Learning to Love Customer Complaints

Bob wasn’t happy. The product we designed specifically for him didn’t fit. After months of work creating a special component, we failed. The unit wouldn’t mount properly in the cabinet and Bob was questioning our abilities as engineers.

On the phone, we discussed various options to fix the problem until Bob exploded. He said, “You know what I want you to do? Give me a product that works!” It was pretty clear we had missed the mark.

As a team, we were devastated. This was a big customer and an important project and we had failed completely. Bob was already talking about going to the competition. We were emotional. We were mad at Bob, mad at ourselves and frustrated. It wasn’t fair.

“There is only one boss. The customer. And he can fire everybody in the company from the chairman on down, simply by spending his money somewhere else.” – Sam Walton

This story plays out every day in companies across the country. Stuff happens and customers don’t get the products or services they expect, so they complain. But that’s not the end of the story. It’s how you respond to that complaint and what you do with this information that determines how customers feel about your business.

It’s no surprise that improving customer satisfaction is good for business. Business coach and author, Rick Conlow, points to four studies that show the benefits to be gained from an improved customer experience:

  • According to Harvard Business Review, a 1.3% improvement in customer satisfaction scores results in a revenue increase of 0.5%.
  • The Profit Impact of Market Strategy’s database found that companies who lead in service have 12 times the profitability and 9% greater growth than poor service providers.
  • Bain & Co. found that a 12-point increase in the net-promoter score doubles a company’s growth rate.
  • A report by the American Customer Satisfaction Index proved that the leading companies consistently outperformed the market. Customer service leaders outperformed the Dow by 93%, the Fortune 500 by 20% and the NASDAQ by 335%.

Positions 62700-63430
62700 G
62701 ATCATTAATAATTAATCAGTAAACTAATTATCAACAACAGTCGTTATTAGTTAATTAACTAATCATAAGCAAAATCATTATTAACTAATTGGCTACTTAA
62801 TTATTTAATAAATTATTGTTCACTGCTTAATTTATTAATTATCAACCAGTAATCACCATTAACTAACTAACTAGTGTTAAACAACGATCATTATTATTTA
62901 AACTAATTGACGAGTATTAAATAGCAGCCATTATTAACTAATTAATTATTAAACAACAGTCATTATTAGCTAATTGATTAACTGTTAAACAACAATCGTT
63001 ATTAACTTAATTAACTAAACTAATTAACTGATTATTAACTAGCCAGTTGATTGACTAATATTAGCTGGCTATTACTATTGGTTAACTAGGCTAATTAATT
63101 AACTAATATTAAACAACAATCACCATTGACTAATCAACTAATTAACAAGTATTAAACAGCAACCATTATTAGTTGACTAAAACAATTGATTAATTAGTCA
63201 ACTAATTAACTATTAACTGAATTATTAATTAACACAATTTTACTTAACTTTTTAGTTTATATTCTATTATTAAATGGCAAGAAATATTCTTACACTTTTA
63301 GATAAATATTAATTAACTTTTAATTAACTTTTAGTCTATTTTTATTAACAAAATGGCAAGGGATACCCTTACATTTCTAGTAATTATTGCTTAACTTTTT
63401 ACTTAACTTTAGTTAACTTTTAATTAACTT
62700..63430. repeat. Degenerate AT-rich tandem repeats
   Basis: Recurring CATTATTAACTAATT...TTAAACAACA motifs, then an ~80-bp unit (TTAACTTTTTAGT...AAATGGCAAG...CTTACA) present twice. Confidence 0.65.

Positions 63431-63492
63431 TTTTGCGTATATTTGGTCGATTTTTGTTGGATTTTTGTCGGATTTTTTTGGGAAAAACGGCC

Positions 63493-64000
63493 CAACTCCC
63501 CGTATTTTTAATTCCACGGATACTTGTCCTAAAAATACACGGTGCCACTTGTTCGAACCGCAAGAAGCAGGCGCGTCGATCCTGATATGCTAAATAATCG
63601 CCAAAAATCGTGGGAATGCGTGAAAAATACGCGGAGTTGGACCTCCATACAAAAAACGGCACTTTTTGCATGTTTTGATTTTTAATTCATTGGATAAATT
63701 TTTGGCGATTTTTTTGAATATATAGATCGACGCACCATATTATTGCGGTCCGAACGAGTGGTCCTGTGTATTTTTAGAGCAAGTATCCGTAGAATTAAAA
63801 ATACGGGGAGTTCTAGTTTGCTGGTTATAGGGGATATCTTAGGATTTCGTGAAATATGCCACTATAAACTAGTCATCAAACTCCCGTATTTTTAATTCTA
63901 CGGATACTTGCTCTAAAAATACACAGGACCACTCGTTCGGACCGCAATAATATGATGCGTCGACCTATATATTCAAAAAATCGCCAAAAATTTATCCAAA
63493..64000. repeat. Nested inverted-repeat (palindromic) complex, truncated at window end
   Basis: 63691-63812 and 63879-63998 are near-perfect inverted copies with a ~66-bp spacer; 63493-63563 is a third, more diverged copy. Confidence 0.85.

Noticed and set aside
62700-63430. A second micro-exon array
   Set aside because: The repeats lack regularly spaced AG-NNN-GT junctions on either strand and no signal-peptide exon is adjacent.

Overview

In my experience, the best data on customer satisfaction is the customer complaint. Complaints are real. They are visceral. They provide a real-time, raw and genuine view of the customer experience. They are unfiltered, emotional and vitally important to the future success of your organization. That’s why they are so valuable.

“Your most unhappy customers are your greatest source of learning.” – Bill Gates

Complaints are like gold. They are nuggets of truth that can help your organization in several ways:

Customer complaint data can provide a window into the customer experience. A simple system to capture customer complaint data can provide valuable insight into how well the company is performing. Are complaints trending up or down? How quickly are problems being solved? What products are creating the most complaints? Which type of customers are complaining the most? Reviewing complaint data on a regular basis will help companies better understand how their business is performing and where action is needed to make improvements.